On Sunday, I saw two articles about what Jerry Sandusky's issues on appeal will be. Mind you, a jury only convicted him yesterday. He hasn't been sentenced yet and a notice of appeal won't even be filed until after that. But already we've got assurances about what issues will be included on the appellate brief that will be filed a year or so from now.
It's time for me to admit something. I'm kind of an appellate snob. I would expect a trial lawyer to pull rank over me because I don't know how to construct a cross-examination or talk to a jury. Just as I always chuckle a little when people, even lawyers, who don't know much about appeals try to tell me what the appellate issues will be. Most people, even lawyers, simply don't have a good grasp of which issues are good appellate issues and which issues no decent appellate attorney would touch with a ten foot poll. There are lots of things to consider, like whether the trial record includes all the necessary information, whether the issue was raised, or raised sufficiently, at the trial level, what standards the appellate court will apply in considering the issues. This is the kind of stuff that people who don't spend their days immersed in appellate nerd land just aren't up on. Which is one reason why I would encourage anyone appealing a conviction to find a different attorney than the trial attorney because you're best served by an attorney who specializes in appeals.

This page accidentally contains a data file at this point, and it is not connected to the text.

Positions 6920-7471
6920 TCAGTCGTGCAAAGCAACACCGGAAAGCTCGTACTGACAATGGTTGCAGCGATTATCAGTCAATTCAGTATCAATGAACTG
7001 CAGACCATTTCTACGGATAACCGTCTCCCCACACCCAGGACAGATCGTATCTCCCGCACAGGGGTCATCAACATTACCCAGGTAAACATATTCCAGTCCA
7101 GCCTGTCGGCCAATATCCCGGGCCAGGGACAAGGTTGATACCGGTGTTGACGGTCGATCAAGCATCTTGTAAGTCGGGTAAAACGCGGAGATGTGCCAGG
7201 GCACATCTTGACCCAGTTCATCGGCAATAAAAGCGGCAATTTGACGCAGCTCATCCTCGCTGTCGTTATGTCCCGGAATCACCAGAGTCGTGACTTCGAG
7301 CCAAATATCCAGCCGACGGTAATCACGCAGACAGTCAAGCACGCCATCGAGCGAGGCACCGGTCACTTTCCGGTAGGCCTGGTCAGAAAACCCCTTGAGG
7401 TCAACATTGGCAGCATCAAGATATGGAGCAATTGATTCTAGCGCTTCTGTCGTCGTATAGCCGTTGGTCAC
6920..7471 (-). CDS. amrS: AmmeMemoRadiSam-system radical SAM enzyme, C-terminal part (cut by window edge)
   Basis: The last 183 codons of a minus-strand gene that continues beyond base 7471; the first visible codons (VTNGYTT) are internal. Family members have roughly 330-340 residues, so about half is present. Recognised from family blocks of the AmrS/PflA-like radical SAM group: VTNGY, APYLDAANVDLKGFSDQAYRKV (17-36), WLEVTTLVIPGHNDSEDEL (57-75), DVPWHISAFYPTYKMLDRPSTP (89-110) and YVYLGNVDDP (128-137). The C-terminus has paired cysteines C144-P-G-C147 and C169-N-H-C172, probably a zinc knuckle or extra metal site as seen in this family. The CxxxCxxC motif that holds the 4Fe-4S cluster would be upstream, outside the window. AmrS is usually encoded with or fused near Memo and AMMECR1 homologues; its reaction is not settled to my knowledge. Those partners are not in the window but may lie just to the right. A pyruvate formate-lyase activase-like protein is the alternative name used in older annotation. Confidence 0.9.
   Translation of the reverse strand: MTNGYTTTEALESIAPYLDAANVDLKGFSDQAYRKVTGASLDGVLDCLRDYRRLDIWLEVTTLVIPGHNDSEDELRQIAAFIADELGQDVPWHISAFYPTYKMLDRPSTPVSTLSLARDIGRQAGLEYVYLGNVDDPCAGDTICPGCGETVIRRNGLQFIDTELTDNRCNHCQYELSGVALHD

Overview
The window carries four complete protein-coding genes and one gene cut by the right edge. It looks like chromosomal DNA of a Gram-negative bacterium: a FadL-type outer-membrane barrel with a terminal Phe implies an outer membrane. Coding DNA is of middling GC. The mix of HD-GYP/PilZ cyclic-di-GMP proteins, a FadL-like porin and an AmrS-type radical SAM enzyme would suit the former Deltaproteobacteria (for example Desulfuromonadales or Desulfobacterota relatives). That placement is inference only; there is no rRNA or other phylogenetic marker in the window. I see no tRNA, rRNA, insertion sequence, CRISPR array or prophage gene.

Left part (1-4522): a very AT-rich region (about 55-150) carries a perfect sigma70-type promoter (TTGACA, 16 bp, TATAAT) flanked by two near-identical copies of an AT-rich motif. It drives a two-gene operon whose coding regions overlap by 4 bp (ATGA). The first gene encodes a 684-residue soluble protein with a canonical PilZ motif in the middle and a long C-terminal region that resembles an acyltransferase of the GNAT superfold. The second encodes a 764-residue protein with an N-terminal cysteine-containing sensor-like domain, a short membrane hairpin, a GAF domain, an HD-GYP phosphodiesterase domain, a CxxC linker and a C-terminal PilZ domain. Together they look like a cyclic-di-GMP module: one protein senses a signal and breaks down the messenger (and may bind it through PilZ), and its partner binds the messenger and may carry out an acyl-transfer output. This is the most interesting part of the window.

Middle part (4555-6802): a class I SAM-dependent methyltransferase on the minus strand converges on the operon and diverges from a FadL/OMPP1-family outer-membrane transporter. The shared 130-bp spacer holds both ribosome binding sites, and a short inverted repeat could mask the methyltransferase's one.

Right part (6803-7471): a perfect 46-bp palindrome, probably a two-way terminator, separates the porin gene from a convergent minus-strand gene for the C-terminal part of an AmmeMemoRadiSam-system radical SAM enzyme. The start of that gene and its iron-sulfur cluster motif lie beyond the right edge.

Now today I have seen that Sandusky's outspoken trial attorney will not be handling the appeal (phew, as trial attorneys should never handle the appeals), but his stated reason isn't that he isn't an appeal expert but rather that he will be a witness at the appeal stage.
Hmm... So now I want to do some research into Pennsylvania appellate procedure because such a statement from a trial attorney in my state would prove to me that the trial attorney doesn't know how appeals work. Here in Kansas, we can't raise ineffective assistance of counsel on direct appeal and we don't have witnesses during the appellate process. Other states do it differently, though. So I can't immediately say that this guy is an idiot who doesn't know what he's talking about (at least not on this topic...), but I'm leaving that possibility open.
I guess the basic point to this post is let's leave the appeal to the appellate lawyers and not declare now what issues they will and will not include in the brief they will submit next year. And outspoken defense attorneys who are already in some trouble for violating gag orders should probably shut up already and turn the case over to the next set of lawyers.